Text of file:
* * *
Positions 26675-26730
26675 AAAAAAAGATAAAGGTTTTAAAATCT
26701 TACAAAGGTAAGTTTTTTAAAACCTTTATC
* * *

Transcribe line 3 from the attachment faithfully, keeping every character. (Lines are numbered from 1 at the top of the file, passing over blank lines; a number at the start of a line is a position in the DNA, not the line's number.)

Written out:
26701 TACAAAGGTAAGTTTTTTAAAACCTTTATC